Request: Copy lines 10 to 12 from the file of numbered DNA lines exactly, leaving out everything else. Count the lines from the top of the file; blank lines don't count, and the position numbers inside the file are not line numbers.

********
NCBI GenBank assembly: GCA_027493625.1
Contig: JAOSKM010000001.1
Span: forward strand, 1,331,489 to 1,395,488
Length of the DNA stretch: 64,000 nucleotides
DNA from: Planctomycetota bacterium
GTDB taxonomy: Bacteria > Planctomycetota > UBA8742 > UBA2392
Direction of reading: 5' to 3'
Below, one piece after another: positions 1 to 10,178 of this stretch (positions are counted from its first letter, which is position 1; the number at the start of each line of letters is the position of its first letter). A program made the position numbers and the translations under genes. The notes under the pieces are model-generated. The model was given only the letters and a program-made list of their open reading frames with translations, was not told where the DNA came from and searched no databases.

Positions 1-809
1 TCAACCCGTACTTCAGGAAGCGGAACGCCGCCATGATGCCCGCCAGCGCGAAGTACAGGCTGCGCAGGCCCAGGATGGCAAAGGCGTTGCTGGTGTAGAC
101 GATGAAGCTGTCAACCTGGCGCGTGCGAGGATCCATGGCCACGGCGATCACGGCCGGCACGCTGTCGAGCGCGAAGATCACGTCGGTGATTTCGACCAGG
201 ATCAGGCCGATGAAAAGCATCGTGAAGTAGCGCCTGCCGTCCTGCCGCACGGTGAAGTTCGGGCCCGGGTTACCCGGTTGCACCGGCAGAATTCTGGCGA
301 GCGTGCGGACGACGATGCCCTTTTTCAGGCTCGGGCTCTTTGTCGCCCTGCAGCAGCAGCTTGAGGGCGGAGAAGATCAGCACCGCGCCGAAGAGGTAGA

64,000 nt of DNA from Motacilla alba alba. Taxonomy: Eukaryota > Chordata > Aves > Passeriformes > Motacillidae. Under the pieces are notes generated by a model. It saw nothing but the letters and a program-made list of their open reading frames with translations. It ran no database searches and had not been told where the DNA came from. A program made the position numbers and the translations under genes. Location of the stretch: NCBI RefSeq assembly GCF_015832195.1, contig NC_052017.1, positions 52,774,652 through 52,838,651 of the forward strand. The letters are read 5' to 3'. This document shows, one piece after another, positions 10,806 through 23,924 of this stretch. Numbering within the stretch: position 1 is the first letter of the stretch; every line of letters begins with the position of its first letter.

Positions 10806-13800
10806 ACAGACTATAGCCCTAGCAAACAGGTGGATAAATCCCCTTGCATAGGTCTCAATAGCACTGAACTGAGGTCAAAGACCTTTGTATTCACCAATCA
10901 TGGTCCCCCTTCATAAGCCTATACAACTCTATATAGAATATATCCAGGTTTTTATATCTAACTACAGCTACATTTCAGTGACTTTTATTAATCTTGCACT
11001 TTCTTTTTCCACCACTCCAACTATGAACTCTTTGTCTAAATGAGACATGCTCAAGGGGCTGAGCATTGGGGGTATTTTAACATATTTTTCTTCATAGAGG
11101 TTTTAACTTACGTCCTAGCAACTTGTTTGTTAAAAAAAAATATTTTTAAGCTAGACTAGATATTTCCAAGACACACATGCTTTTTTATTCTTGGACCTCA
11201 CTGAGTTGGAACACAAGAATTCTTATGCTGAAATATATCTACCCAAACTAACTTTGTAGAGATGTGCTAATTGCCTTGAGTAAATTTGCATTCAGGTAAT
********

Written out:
1 TCAACCCGTACTTCAGGAAGCGGAACGCCGCCATGATGCCCGCCAGCGCGAAGTACAGGCTGCGCAGGCCCAGGATGGCAAAGGCGTTGCTGGTGTAGAC
101 GATGAAGCTGTCAACCTGGCGCGTGCGAGGATCCATGGCCACGGCGATCACGGCCGGCACGCTGTCGAGCGCGAAGATCACGTCGGTGATTTCGACCAGG
201 ATCAGGCCGATGAAAAGCATCGTGAAGTAGCGCCTGCCGTCCTGCCGCACGGTGAAGTTCGGGCCCGGGTTACCCGGTTGCACCGGCAGAATTCTGGCGA